More dermatological training for primary healthcare professionals needed to face atopic dermatitis challenges, finds new EIU report
October 3, 2018
- A new report by The EIU assesses the policy response to atopic dermatitis (AD) in eight countries
- Further primary care professional training on AD could improve patient outcomes
- Multidisciplinary care can benefit patients, as they have multifactorial needs
- Patient groups are filling the gaps in meeting the needs of patients and caregivers
Atopic dermatitis (also known as eczema) is a chronic inflammatory skin disease that manifests itself in flares of red, itchy skin, but it is often misunderstood for its wider impacts on patients and caregivers, finds a new report from The Economist Intelligence Unit (EIU), released today.
Five overarching themes are looked at: epidemiology; how the disease is measured; the overall provision of care; the support provided to patients and carers; and awareness and advocacy around the disease.
Most patients with AD are managed in primary care, but due to a limited amount of dermatology training at this level, primary care management is often suboptimal. Of the eight countries analysed, only two provided supplemental primary healthcare professional training programmes on dermatology.
Another important area that countries need to consider is whether they provide multidisciplinary care, as AD patients have multifaceted needs. They could have better outcomes if they had the opportunity for co-ordinated care across a multidisciplinary team, potentially including a dermatologist, paediatrician, respiratory specialist, allergologist, nurse, psychologist and/or nutritionist.
The report also finds patient groups help fill the gaps left open by healthcare systems, including addressing the psychosocial needs of patients.
Elizabeth Sukkar, editor of the report, said: "Atopic dermatitis is not just itchy skin. It can have marked effects on the people who are suffering with the condition, as well as on the caregivers looking after them. Our report highlights the key gaps in the management of the disease, which may spark debate amongst policymakers in these countries.”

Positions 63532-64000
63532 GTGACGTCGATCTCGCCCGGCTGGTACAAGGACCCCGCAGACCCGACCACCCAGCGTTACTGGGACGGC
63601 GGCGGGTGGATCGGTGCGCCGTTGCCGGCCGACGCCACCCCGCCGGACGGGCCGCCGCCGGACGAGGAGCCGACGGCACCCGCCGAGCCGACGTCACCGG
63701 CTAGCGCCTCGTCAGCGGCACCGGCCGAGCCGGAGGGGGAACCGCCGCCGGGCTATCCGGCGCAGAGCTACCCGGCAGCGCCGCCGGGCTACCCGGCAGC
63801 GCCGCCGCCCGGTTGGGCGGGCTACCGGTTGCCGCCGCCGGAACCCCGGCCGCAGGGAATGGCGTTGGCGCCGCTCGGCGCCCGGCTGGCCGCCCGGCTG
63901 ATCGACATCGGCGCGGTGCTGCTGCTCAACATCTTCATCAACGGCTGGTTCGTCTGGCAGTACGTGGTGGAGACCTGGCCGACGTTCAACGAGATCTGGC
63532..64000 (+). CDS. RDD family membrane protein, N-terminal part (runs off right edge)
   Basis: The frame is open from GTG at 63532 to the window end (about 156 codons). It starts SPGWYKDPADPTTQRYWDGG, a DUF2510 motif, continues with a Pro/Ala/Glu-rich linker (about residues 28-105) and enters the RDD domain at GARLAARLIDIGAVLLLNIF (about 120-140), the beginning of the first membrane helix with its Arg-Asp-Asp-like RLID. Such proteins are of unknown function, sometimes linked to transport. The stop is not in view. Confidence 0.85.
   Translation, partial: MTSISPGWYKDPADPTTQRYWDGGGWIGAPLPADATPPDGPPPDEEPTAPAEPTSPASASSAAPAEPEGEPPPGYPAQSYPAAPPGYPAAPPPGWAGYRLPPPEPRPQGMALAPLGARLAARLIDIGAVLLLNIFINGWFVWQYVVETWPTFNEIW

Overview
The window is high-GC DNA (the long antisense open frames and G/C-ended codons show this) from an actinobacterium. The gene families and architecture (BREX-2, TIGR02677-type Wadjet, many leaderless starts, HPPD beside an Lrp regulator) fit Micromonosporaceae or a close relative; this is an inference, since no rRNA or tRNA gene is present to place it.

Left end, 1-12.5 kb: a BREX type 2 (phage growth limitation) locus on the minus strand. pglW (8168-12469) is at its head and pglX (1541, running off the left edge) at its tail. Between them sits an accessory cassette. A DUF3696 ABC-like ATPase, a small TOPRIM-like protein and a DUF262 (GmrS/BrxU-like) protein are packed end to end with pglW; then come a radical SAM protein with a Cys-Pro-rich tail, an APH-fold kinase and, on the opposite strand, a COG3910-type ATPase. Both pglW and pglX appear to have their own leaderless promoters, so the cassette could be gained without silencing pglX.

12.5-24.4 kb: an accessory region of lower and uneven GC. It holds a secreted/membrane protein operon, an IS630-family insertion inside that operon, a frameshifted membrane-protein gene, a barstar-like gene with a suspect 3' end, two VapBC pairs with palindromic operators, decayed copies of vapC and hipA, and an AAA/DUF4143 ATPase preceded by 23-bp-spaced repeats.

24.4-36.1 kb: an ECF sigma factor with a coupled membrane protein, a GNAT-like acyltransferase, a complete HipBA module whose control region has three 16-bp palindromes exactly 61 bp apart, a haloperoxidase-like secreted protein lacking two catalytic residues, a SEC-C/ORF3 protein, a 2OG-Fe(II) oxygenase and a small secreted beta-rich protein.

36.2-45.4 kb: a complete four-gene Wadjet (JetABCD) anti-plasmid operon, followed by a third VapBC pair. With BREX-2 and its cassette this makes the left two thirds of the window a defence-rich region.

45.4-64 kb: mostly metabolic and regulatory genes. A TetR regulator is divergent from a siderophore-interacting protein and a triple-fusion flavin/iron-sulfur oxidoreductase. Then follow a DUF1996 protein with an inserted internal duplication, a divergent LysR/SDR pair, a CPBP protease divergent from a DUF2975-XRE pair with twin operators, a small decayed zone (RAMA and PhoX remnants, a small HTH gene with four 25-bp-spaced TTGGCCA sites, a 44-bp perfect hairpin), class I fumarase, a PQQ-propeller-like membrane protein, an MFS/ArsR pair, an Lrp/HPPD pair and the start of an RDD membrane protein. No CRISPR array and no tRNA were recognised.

The Economist Events will be hosting a webinar, Policy perspectives on chronic skin diseases: Lessons for atopic dermatitis, on October 4th 2018 15:00 BST/10:00 EST. Additional details about the event can be found
About the research
The report is based on several strands of research including a comprehensive literature review, insights from an expert panel, in-depth interviews, and the atopic dermatitis scorecard. The scorecard, which analyses the same eight countries, is a tool that allows policymakers to assess whether they have a range of national policies and guidelines to promote high-quality AD care. The five domains covered in the scorecard are: epidemiology; monitoring and measuring; the provision of care; support for patients and carers; and awareness and advocacy.
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About The Economist Intelligence Unit
The Economist Intelligence Unit is the world leader in global business intelligence. It is the business-to-business arm of The Economist Group, which publishes The Economist newspaper. The Economist Intelligence Unit helps executives make better decisions by providing timely, reliable and impartial analysis on worldwide market trends and business strategies. More information can be found at
About The Economist Events
The Economist Events brings the rigour of informed analysis and intelligent debate that The Economist is known for to life on stage in international forums. They host over 80 events annually in over 30 countries on topics that convene world-class thought leaders on a range of strategic business issues.
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About International Alliance of Dermatology Patient Associations
The International Alliance of Dermatology Patient Associations (also known as GlobalSkin) is an umbrella organisation based in Ottawa, Canada. It undertakes research, advocacy and support work and has more than 90 patient association members, located in 25 countries representing 35 disease areas.